The Corner

The Coalition of the Ascendant?

This National Journal piece is, to say the least, food for thought.

Here’s an extract:

With his suddenly aggressive second-term agenda, President Obama is recasting the Democratic Party around the priorities of the growing coalition that reelected him—and, in the process, reshaping the debate with the GOP in ways that will reverberate through 2016 and beyond.

On issues from gay rights to gun control, immigration reform, and climate change—all of which he highlighted in his ringing Inaugural Address last week—Obama is now unreservedly articulating the preferences of the Democratic “coalition of the ascendant” centered on minorities, the millennial generation, and socially liberal upscale whites, especially women. Across all of these issues, and many others such as the pace of withdrawal from Afghanistan and ending the ban on women in combat, Obama is displaying much less concern than most national Democratic leaders since the 1960s about antagonizing culturally conservative blue-collar, older, and rural whites, many of whom oppose them.

A “ringing” inaugural address? Who knew?

But I interrupt:

Democrats have been constrained since the 1960s by fear of losing the blue-collar, rural, and older white voters who traditionally made up the conservative end of their electoral coalition. Reflecting that perspective, House Blue Dogs, as well as swing-state and red-state Democrats in the Senate, who represent regions with large numbers of those voters, have often discouraged the party from highlighting issues such as gun control and immigration reform, much less gay marriage.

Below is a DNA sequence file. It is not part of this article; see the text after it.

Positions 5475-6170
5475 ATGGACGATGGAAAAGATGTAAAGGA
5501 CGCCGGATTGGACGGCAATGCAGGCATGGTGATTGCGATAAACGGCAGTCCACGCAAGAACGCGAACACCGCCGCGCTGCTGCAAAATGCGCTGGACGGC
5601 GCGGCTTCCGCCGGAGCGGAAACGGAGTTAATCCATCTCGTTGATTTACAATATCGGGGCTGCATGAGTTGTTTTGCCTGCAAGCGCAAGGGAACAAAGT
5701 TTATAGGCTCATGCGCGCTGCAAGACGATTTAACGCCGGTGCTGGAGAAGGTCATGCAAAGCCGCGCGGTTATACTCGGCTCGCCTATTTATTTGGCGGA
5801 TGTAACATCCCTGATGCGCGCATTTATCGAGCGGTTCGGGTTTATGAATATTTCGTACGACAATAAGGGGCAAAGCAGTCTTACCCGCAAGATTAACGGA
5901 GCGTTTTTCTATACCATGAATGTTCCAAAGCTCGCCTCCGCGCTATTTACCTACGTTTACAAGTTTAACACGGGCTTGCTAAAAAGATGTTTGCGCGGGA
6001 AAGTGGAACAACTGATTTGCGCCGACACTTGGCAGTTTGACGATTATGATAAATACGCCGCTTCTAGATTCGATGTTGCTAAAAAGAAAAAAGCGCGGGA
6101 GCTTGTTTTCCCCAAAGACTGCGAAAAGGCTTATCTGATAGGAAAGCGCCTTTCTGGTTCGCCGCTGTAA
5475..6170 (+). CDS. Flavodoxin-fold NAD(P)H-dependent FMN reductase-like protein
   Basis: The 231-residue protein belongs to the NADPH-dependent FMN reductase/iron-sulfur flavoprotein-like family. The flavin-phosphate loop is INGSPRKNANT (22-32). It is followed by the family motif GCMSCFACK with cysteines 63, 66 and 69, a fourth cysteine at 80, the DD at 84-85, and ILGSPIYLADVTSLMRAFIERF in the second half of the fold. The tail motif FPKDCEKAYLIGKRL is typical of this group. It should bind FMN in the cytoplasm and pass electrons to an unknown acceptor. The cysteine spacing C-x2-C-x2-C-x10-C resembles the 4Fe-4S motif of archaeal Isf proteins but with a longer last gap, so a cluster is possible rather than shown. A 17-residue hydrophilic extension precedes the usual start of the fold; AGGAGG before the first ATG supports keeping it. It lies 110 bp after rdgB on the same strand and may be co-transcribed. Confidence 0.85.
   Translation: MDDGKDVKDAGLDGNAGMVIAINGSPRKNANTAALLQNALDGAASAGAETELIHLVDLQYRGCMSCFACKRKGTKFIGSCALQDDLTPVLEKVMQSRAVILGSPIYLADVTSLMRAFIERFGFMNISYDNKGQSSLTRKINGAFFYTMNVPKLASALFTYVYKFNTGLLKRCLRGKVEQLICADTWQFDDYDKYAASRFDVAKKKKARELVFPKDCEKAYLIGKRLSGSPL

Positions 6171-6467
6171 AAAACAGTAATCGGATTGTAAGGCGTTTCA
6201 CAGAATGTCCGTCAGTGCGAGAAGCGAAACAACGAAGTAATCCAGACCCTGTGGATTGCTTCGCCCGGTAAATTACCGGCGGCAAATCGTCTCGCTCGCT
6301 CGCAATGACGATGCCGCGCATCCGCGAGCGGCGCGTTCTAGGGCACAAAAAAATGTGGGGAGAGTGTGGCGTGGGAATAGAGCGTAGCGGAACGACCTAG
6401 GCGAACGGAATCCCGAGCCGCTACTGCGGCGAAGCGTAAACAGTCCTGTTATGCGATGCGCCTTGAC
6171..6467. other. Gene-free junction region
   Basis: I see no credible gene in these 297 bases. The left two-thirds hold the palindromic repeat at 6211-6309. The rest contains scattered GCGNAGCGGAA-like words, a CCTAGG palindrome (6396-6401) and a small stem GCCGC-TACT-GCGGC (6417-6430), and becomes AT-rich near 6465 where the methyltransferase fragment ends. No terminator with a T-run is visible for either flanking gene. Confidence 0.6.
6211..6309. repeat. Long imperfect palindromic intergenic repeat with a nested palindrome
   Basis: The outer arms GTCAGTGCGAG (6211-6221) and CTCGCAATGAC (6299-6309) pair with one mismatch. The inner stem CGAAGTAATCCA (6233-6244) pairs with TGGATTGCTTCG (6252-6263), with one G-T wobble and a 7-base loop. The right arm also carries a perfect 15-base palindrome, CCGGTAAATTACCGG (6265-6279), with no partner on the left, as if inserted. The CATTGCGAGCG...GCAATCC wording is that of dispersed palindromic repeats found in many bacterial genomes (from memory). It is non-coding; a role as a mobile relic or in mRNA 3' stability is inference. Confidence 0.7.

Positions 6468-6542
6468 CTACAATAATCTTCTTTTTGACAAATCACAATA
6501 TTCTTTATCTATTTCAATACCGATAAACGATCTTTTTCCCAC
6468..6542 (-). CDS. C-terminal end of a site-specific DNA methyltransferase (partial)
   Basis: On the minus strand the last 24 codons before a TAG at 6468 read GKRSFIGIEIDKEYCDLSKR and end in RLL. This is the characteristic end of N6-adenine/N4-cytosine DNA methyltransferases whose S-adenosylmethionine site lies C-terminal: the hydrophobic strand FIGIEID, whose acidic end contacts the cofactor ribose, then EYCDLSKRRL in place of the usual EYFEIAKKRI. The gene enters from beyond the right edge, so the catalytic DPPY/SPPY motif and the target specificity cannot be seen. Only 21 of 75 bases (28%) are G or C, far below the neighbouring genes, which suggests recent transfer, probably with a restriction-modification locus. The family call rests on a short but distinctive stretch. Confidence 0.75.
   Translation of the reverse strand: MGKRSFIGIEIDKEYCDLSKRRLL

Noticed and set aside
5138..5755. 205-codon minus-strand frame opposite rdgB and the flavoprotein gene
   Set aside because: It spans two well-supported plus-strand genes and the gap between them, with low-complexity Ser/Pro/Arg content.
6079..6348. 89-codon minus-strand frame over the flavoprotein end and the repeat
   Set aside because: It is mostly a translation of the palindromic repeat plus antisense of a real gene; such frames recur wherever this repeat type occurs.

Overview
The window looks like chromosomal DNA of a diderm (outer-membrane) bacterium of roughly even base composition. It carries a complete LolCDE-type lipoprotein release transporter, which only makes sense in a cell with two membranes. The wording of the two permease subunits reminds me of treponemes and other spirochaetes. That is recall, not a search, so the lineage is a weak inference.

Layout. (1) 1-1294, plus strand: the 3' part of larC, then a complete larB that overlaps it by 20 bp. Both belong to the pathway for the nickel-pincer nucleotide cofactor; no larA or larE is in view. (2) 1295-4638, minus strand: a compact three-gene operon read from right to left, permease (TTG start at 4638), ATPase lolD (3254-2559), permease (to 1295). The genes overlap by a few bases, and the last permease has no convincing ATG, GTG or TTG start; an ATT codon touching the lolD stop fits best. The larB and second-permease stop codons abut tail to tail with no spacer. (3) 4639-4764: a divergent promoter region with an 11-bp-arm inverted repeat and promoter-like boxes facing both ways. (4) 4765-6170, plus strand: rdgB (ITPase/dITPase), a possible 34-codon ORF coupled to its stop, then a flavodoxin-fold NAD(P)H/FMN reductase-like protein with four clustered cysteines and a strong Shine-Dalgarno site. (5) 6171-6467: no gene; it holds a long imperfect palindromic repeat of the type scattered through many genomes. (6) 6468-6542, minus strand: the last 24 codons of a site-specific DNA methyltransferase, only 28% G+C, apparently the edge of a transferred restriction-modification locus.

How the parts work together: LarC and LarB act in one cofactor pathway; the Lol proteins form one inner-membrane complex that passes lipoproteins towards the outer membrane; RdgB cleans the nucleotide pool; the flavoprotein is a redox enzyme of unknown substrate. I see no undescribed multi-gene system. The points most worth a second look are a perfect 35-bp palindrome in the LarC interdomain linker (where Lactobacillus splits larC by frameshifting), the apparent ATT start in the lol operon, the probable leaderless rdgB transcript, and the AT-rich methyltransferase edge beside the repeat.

But the ongoing racial and ideological sorting of the electorate has rapidly reduced the Democrats’ dependence on those voters. In 2012, Obama lost more than three-fifths of noncollege whites and whites older than 45; he carried only one-third of noncollege white men, the worst performance of any Democratic nominee since Walter Mondale was buried in Ronald Reagan’s 1984 landslide. Yet Obama nonetheless won a solid victory by posting strong numbers with minorities (a combined 80 percent), the millennials (60 percent), and college-educated white women (46 percent overall and more in many key states); moreover, each of those groups expanded its share of the total vote. (For the first time, white women with college degrees cast more votes last year than white men without them.)

As I said, food for thought.

Read the whole thing. 


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